RoboCoin's Next ATM Scans Your Entire Hand, But It Does A Lot More Than That
RoboCoin is launching its 2.0 network which include ATMs that plan to do more than just dispense cash or Bitcoin.
Bitcoin is designed to bring the frictionless financial future to the human race. There are two impediments to that. Its entry and exit points when switching with the old world are too cumbersome and our simple monkey brains take time to learn new technology.
RoboCoin is getting ready to launch its new “2.0” remittance and banking platform, originally announced back on June 10th. Coming along with that is its new ATM machine, which among other things, scans your palm-vein signature to confirm your identity.
Most readers of Cointelegraph would agree that Bitcoin has its advantages, but most would also have to admit, it is a little rough around the edges. The system isn't easy to get into and it isn't easy to get out of. Moving around the system is easy enough, but entry and exit points are still far too narrow for most people to get through. Additionally, moving in the system is quick and cheap compared to traditional systems but the internet is a dangerous place, and ill-informed bitcoin users make for easy targets.
Bitcoin ATMs are one of the most obvious solutions to this problem. People know ATMs, they get ATMs. But Bitcoin ATMs haven't been able to expand out of a few isolated areas. Robocoin is looking to expand its markets and it is doing it by making Bitcoin ATMs much more than just a place where you can buy and sell Bitcoins.
There are two ways Bitcoin ATM manufacturers are trying to tackle this problem. One, is to make the machines as simple as possible and let the buyers figure out the bitcoin market themselves, Robocoin takes a different approach, adding complexity when setting up the ATM for first time use, but a more complete and user friendly experience once you are inside.
The first thing RoboCoin 2.0 does is allow you to circumvent the whole 27-34-character public key, and lets you send bitcoins using only a phone number. You can still use a bitcoin address if you want, but a ten digit U.S. phone number is all you need to send money to anyone else using the RoboCoin Network in the country.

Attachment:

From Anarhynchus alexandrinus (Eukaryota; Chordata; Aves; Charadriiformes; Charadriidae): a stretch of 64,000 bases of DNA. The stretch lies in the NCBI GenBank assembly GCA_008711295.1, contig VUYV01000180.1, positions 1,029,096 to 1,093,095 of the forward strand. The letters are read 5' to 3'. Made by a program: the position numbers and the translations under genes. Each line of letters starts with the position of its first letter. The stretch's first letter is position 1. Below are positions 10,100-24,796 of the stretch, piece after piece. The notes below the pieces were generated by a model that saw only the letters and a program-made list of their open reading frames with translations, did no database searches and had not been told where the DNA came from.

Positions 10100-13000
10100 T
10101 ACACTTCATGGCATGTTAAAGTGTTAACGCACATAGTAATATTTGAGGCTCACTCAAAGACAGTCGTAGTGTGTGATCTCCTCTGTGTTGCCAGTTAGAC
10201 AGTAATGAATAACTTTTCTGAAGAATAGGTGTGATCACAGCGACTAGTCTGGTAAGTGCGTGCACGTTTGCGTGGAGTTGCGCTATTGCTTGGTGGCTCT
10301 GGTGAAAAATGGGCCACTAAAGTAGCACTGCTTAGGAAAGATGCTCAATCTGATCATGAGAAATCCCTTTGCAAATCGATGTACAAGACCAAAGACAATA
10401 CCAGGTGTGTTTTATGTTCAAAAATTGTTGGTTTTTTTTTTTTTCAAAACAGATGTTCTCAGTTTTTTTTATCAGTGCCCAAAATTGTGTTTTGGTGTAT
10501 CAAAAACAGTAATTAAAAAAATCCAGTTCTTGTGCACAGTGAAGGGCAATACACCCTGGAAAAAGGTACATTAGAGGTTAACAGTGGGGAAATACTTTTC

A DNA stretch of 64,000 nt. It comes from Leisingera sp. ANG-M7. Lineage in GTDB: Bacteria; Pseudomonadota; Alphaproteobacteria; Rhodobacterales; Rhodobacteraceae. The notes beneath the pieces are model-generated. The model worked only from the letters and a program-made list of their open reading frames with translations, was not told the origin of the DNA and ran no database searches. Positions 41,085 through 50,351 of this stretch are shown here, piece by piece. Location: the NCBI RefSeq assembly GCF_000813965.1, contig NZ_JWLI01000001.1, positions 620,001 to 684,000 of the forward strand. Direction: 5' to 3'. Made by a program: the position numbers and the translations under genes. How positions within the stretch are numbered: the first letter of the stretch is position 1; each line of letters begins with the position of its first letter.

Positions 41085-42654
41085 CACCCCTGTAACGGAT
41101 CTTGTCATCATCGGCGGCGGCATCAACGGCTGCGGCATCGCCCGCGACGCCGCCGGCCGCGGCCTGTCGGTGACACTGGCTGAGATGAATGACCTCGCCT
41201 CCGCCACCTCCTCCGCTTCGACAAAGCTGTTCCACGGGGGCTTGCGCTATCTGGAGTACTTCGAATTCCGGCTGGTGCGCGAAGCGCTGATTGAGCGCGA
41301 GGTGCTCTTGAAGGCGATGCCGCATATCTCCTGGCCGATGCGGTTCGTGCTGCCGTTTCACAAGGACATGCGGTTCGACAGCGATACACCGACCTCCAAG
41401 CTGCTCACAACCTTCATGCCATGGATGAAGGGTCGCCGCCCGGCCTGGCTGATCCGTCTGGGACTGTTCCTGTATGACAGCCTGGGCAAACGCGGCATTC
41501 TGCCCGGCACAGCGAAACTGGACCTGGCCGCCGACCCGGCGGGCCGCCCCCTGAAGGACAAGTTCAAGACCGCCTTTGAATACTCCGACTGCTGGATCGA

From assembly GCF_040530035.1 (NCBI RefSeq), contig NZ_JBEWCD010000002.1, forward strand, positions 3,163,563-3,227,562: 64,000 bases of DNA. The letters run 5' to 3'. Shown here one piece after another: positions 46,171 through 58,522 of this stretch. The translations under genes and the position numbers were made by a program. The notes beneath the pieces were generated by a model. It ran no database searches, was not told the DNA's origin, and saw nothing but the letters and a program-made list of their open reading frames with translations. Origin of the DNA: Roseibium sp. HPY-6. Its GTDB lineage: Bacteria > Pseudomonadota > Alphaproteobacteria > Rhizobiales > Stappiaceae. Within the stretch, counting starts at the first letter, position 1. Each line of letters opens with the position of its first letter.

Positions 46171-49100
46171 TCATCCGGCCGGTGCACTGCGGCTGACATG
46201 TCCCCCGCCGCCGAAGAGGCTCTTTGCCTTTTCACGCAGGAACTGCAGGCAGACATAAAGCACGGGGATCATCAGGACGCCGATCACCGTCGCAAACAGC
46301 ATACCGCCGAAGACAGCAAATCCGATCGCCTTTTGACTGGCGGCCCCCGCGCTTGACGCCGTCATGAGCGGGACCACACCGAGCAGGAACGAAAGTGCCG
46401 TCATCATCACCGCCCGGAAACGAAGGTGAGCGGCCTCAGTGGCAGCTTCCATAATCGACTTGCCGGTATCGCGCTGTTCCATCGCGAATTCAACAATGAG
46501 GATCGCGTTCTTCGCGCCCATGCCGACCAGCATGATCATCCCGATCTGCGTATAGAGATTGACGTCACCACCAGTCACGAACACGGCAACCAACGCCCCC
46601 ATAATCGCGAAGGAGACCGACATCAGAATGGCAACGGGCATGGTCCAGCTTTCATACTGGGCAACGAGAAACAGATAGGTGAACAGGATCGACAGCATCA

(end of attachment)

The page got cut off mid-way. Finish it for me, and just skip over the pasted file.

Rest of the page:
Your phone number is also used to log in to a machine. An additional 4-digit PIN and a scan of your palm-vein signature is required. Assuming the hardware works at least as good as it does in their recently released demo video, this could make it significantly easier to buy, sell and most importantly, move bitcoins.
Like all ATMs, the Robocoins obviously work with their own local currencies, so a user could easily put dollars into a machine (which is then instantly turned into bitcoins) send them to someone in Mexico who takes them out (as they are instantly turned into pesos) without the large fees associated with services like Western Union.
As alluded to, the new platform is more than just Bitcoin machines as well, your entire account can be handled online. Although in order for the system to work you do have to put your trust into RoboCoin. Teir security does seem in order and they do promise to keep most of the funds in cold storage.
RoboCoin is still internally testing its security. It expects to welcome its first customers for its new machines and systems at the end of this summer.
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